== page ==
Wednesday, November 24, 2021

Great Performances: Coppelia

Anyone who remembers Bugs Bunny and Elmer Fudd belting out Wagner in What’s Opera Doc? knows classical music and animation are a match made in heaven. Chuck Jones may have brought some opera into cartoons, but directors Jeff Tudor, Steven De Beul, and Ben Tesseur managed to fully integrate live ballet with animation in their hybrid production of Coppéllia (based on a previous Dutch National Ballet staging), which premieres Friday on PBS, as part of the current season of Great Performances.

Obviously, this is not a traditional production of
Coppéllia, starting with the new music composed by Maurizio Malagnini. You can still see the Tales of Hoffman source material easily enough, but this Coppéllia is much less dark. In fact, it is downright sunny and vibrantly colorful.

Swanilda now goes by Swan, but you have to read the credits to know. It turns out she and Franz are both quite smitten with each other, but so far, they have been too shy to act on their attraction. He works in the bike shop and she is a barrista, which means she keeps busy, because the whole town’s social life and economy seem to revolve around afternoon coffee. However, things start to change when the mysterious Dr. Coppelius opens his factory. Ostensibly, he is selling haute couture, but he is really manufacturing female automatons. To bring his favorite to android life, he needs to steal the life force of the villagers—and Franz’s mojo is particularly potent.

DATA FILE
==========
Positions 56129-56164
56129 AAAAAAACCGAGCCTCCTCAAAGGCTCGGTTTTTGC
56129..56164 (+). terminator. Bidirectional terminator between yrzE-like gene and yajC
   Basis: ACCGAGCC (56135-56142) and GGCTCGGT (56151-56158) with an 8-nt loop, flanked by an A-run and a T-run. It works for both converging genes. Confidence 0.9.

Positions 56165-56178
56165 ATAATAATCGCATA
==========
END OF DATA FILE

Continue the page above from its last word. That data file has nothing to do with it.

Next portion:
Although the tone is generally bright and upbeat, many of the production’s retro science fiction visuals look like they were inspired by
Metropolis, which makes sense, since the dialogue-free ballet largely functions like a silent film. Malagnini’s score maybe isn’t especially memorable after the fact, but it mostly quite peppy and buoyant. There is even a hint of Raymond Scott-ish whimsy here and there (but just a hint).

The animation (both 2D and 3D) is also quite impressive. Frankly, there are times when it is hard to distinguish the background animation from the cartoon-styled set and prop design, which is actually a great compliment to both.

Even if you know little about ballet, it is still plainly evident Michaela DePrince and Daniel Camargo are talented dancers. However, it is their dramatic rapport that makes the relationship between Swan and Franz so appealing, even though they never speak a word. Vito Mazzeo looks like a cartoon villain and he appropriately glowers and chews the scenery accordingly. In addition, Swan’s friends (Nancy Burer, JingJing Mao, and Sasha Mukhamedov) and Franz’s friends (Timothy van Poucke, Sem Sjouke, and Edo Wijnen) give them some nice support in terms of energy and dance. They almost come across like a ballet version of Mystery Incorporated or the Drew Crew, which befits the spirit of things.

This is a very cool looking production, but it is still completely legit ballet and classical music. Frankly, PBS should frequently rebroadcast
Coppéllia, because it should be a most efficacious thin-edge-of-the-wedge to get kids interested classy culture. Very highly recommended for fans of ballet and animation, Coppéllia premieres Friday (11/26) on PBS and should be available on the PBS app shortly thereafter.